Index

AEEU, 34

Asset care, 7, 10, 50, 97-99, 133 Audit and review, 168-170 Autonomous maintenance, 14, 67-72

Iceberg, 2, 3, 40, 41 Idling and minor stops, 88 Improvement zone, 30, 163

Barriers, 176

Beliefs and values, 32

Best practice routines, 50, 99, 103, 137

Breakdown losses, 87

CAN DO, 12,13, 57, 68 Case studies, 212-246 Chronic losses, 11 Clear and clean, 68, 69 Company-wide TPM, 3, 75 Condition appraisal, 50, 91, 93, 130, 134137

Condition cycle, 49, 89, 120 Continuous improvement, 35, 65, 167 Core team, 39

Cost/benefit profile, 26, 171

Critical assessment, 49, 89, 90, 91, 92, 130

Japanese methods, 10, 63 Japan Institute of Plant Maintenance (J1PM), 63, 64

Key contacts, 39,160,178

Line studies, 156 Loss:

avoidance, 19 definition, 24 model, 21, 25, 76 prioritisation, 173 reduction, 19 Losses:

equipment, 171 management, 172 material, 172 transformation, 172

Early equipment management (EEM), 2,

16, 73, 181-192 Equipment:

description, 123 history, 49, 79, 126 losses, 171 Event review, 104—106

5S, 12, 13, 57, 58 First line manager, 57-61 Five pillars (Nakajima), 62, 75 Five whys, 47, 56, 79 Focussed improvement, 76 Four day workshop, 159

Healthy body analog}', 36, 37 Hidden losses, 3

Maintenance: benchmarks, 10 expenditure, 8, 9 planned, preventative, 66 types, 9 Mainta inability, 188 Maintainer asset care, 15 Management commitment, 45, 146 Management losses, 172 Management role, 166 Material losses, 172 Measurement cycle, 49, 79, 119 Milestones, 46, 174 Minor stoppages, 88 Motor car analogy, 36, 37, 38

Nakajima, Seiici, 62

Objective testing, 182

Operability, 188

Operator asset care, 14, 67

Organisational learning, 168

Overall equipment effectiveness (OEE), 4—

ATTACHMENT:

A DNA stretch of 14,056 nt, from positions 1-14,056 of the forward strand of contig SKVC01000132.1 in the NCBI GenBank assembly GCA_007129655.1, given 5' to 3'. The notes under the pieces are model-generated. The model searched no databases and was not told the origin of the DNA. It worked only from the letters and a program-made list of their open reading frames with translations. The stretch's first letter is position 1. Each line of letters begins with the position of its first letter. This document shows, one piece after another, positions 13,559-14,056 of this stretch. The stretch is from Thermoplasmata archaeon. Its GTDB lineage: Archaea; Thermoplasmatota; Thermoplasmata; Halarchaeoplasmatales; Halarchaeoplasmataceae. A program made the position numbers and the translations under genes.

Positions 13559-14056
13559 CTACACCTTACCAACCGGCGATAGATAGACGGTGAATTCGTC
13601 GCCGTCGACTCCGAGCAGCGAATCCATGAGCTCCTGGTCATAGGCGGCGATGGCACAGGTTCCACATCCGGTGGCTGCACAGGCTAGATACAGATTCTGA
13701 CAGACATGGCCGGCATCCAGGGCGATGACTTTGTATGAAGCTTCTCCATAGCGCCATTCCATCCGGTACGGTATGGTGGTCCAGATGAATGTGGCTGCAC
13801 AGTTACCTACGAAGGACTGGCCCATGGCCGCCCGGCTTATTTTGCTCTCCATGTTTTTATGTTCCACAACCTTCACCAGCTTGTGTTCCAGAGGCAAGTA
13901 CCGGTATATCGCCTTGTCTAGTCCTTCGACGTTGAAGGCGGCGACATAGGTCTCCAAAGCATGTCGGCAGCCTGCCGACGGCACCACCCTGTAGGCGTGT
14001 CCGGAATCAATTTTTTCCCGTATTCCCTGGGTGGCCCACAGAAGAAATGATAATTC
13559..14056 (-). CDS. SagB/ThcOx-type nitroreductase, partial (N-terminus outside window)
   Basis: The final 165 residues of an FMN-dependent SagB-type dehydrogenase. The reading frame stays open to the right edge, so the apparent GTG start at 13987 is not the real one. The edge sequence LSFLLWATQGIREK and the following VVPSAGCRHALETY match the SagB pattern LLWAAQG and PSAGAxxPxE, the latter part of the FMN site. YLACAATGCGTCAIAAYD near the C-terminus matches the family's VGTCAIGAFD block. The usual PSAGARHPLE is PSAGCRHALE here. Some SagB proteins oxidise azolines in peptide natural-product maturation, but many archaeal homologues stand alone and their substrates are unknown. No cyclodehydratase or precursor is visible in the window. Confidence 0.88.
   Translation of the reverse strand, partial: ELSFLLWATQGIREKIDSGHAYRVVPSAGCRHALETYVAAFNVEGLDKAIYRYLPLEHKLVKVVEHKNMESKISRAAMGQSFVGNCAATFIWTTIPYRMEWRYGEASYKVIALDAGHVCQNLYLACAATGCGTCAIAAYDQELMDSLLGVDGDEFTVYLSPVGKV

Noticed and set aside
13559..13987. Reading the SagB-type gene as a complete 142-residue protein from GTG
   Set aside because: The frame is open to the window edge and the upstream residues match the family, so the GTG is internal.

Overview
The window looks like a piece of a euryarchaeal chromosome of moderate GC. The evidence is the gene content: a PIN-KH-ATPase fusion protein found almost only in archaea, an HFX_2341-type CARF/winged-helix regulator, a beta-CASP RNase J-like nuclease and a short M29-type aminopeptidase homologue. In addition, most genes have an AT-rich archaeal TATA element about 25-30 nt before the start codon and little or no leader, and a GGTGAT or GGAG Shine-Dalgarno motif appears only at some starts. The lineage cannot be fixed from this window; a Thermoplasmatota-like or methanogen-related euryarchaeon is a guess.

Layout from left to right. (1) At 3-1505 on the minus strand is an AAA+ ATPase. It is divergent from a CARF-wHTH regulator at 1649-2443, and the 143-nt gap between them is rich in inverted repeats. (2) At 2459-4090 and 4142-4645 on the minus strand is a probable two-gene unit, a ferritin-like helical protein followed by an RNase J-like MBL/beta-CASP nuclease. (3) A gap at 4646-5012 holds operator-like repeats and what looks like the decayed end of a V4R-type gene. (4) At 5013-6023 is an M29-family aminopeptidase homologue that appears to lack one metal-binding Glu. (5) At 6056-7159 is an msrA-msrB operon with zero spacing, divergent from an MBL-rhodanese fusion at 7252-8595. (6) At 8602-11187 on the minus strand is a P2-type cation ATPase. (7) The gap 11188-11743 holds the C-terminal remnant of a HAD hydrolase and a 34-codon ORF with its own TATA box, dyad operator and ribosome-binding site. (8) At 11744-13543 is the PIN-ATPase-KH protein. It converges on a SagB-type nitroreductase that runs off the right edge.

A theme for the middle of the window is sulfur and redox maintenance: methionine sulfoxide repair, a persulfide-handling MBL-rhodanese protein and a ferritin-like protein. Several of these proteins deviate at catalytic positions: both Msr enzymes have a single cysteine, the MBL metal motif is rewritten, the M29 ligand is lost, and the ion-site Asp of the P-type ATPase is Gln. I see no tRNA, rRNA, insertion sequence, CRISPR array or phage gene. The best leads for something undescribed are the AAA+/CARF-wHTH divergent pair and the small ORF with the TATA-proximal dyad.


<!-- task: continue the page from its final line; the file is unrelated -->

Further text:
best of best, 42, 43 door to door, 5, 6 floor to floor, 4, 5 machine, 4 myths and reality, 7 vorked examples, 82-85, 127-129 Overhead projector analogy, 53

Partnership, 34 People's perceptions, 149-155 Performance contract, 35 Pillar champions, 11, 12, 25, 75 Pilot project structure, 158, 162 Planned, preventative maintenance, 66 PM analysis, 50, 104 Problem prevention cycle, 50, 99, 122 Problem prevention, 50 Problem solving, 66, 104, 107, 108, 140, 142

Quality losses, 88 Quality maintenance, 15, 76 Quotable quotes, 29

Refurbishment, 50, 93, 95, 96, 130 Reliability Centred Maintenance (RCM), 33

Resistance to change, 152, 153

Safety, 77, 178

Scoping study, 147-158

Senior management workshop, 146

Set up and adjustment, 87, 108-113

Shingo, Shigeo, 108

Six loss assessment, 49, 129 Skill development, 15, 72 SMED, 108-113 Soccer team analogy, 38, 39 Speed losses, 88,114, 115 Sporadic losses, 11 Standardisation, 186 Start-up losses, 89 Steering group, 160 Supervisor roles, 175 Supply chain, 2, 3

Team recognition, 167

Teamworking, 39

Timing plan, 161, 163

Total productive manufacturing, 2, 5

Totally productive operation, 1

TPM:

analogies, 35^0, 53-61 administration, 2, 77, 193-211 benefits, 17, 27, 28, 29 for design, 2, 74,181-192 facilitator, 39

implementation route, 45, 46, 145

improvement plan (9 Step), 30, 48, 78

infrastructure, 167

master plan, 171

milestones, 46, 174

pilot, 47

standards, 164

targets, 34

vision, 23, 44, 148, 165, 174 Trade unions, 34 Training plan, 141, 162 Transformation losses, 172

User-friendliness, 185

Value stream, 1, 4, 193 Visual management, 69, 177

World class TPM plants, 18

Total Productive Maintenance (TPM), a Japanese management protocol developed to alleviate production losses caused by machine breakdowns has moved on.

Through TPM, more companies accept the concept of Zero Breakdowns as achievable. From the foundation of zero breakdowns, world-class plants are able to run for complete shifts without the need for intervention. TPM is still pushing back the boundaries of what was thought possible.

Driven by the proven principles of TPM, the book emphasises the need to build on existing good practices and to win commitment by delivering results.

The book provides a practical guide to delivering TPM benefits and is based on the authors' first hand experience of seeing TPM in Japan. It adapts these benefits to suit the strategic needs of companies across four continents.

TPM - A Route to World-Class Performance builds on Peter Willmott's earlier book, TPM the Western Way, updating the scope of applications and tools. The TPM route map is updated to include the journey to zero breakdowns and beyond. It also provides a systematic structure to evolve from the classic Total Productive Maintenance towards Total Productive Manufacturing and deliver a Totally Productive Operation capable of world-leading performance.

iUTTERWORTH E I N E M A N N

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